The pandemic has had a massive impact on victims of domestic abuse. At its worst point during the first lockdown, a joint investigation between Panorama and Women's Aid showed that a domestic abuse call was reported to the police every 30 seconds in the first seven weeks of lockdown. That is horrific and unacceptable. The statistics prior to the lockdown were staggering in itself with one in four women reporting abuse and one in six men. Note, these are only the reported cases. Thousands more cases go unreported for a variety of reasons. It is fairly common for victims to normalise the perpetrator’s behaviour especially when it's perpetuated over time. A victim starts believing that they have no self-worth or that no one will believe them, which eats away at their confidence. Fear is another factor as well as the feeling of being alone and trapped, manipulated, or threatened to stay. Cultural pressures where it is not deemed “acceptable” to break the family unit or speak about a partner’s behaviour places an unbearable burden on a victim’s shoulders to continue suffering in silence.
There is no legal definition of domestic abuse, but the government defines it broadly as controlling, coercive or threatening behaviour, violence or abuse, which can be emotional, economic, physical, psychological or sexual. This definition is set to widen when the Domestic Abuse Bill receives Royal Assent in the spring, the premise of which is to afford greater protection for victims. Controlling or coercive behaviour includes incidences where perpetrators and victims no longer live together, revenge porn or the threat to share intimate images with the intention to cause distress and non-fatal strangulation.
The Domestic Abuse Bill was first introduced three years ago and is being hailed as a once in a generation opportunity to protect victims of domestic abuse. However, a number of domestic abuse charities and members of the House of Lords are calling on the government to amend the Bill to include help for migrant victims who they believe have been overlooked. The Bill gives public bodies such as the police the right to share personal information with the Home Office. Migrant victims who have not regularised their immigration status may feel too frightened to come forward in case they are reported to the Home Office, which creates a pocket of victims who will remain without any help. The Bill is currently with the House of Lords where the issue of safeguarding migrant victims has arisen.
The psychological and emotional effects of domestic abuse are long lasting and often have a severe impact on victims. It can affect their ability to form meaningful relationships in the future and can affect their confidence, self-esteem and perpetuate the feeling that the perpetrator continues to have a hold over the victims. Organisations such as Women's Aid and Rights of Women provide fantastic advice to those who are victims of domestic abuse.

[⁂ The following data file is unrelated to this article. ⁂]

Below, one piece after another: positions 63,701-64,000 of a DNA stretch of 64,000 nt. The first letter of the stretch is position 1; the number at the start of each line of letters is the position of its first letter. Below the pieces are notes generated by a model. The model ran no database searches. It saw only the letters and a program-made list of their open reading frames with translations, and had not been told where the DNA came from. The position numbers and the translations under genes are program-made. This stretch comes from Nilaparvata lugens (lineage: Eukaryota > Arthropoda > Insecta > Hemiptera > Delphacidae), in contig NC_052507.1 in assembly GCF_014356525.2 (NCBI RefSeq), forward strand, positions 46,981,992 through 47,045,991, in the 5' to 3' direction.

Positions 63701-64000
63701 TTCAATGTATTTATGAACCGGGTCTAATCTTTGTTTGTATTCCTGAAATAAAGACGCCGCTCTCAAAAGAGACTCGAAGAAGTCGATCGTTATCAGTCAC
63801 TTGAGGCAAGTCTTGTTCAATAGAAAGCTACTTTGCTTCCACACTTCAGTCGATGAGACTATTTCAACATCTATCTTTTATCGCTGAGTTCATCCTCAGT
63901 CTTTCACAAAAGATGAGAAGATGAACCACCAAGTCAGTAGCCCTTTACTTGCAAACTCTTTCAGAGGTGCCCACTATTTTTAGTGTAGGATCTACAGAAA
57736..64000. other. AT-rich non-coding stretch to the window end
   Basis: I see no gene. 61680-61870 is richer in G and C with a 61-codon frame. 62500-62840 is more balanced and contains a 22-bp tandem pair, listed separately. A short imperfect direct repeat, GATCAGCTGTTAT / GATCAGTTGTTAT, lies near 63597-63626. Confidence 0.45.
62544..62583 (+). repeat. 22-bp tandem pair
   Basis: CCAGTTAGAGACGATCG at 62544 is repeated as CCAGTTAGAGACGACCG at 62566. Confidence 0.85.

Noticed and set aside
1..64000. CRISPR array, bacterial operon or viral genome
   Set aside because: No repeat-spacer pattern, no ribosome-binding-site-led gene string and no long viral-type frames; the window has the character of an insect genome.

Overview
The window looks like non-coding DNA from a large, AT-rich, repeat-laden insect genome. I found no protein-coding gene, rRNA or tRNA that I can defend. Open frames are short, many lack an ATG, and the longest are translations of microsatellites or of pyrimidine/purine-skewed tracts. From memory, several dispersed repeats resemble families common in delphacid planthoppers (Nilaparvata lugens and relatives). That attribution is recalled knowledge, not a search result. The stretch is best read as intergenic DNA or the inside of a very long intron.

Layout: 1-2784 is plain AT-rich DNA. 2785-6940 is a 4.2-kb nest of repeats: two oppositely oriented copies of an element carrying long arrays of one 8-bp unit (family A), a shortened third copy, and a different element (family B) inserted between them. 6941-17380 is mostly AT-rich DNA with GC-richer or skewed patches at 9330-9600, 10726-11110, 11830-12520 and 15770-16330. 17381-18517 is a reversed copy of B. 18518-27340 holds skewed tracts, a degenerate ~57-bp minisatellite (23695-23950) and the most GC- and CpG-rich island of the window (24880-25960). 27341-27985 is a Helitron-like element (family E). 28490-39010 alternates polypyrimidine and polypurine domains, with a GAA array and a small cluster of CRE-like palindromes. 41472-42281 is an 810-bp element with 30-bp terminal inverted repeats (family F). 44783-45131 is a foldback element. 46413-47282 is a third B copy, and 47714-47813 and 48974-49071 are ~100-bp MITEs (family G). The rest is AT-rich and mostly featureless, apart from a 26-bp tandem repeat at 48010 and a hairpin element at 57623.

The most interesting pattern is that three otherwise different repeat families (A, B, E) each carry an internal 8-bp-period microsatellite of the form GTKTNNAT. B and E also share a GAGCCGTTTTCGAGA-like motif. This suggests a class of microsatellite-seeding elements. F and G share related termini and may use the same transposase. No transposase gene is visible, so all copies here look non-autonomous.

The Family Courts have mainly remained open for emergency hearings and if a victim is unable to attend court then their matter will be dealt with remotely either by telephone or a video hearing. It is important for victims to not feel deterred by the lockdown when they are in fear of their safety.
There are two types of injunctions that a victim can make to the Court. The first is a Non-Molestation Order, which prevents the perpetrator from intimidating, pestering or harassing the victim or instructing any third party to do so. The second injunction is an Occupation Order, which excludes the perpetrator from the family home. These applications can be made without notice to the perpetrator so that it offers immediate protection. Once an injunction is granted, the Court will set a return date where the perpetrator will be given an opportunity to defend themselves.
Recognising that abuse, any form of abuse, is the first step to seeking help and takes a tremendous amount of courage. The next should be to speak to an expert that deals with domestic abuse. It can be overwhelming to search for remedies on the internet as the information can be misconstrued or misunderstood. Speaking to a Solicitor might feel like a daunting experience but the right Solicitor will make you feel comfortable and reassured. Talking about abuse is personal and highly emotive but just know that everything is said in confidence and the Solicitor will not judge. They are there to guide you on the right legal path and advise you on your options.
If you are in immediate danger, telephone 999 and speak to the police. If you are in a situation where you are unable to speak, press 55 and the police will know that you require immediate assistance. It is then strongly advisable that legal advice is sought so that you are able to make an informed decision. Parfitt Cresswell offer free initial consultations so if you do require legal advice, do get in contact.
Simply call 0800 999 4437 or email firstname.lastname@example.org quoting wblogfamb9 to arrange your complimentary initial telephone/video call consultation with one of our legal experts.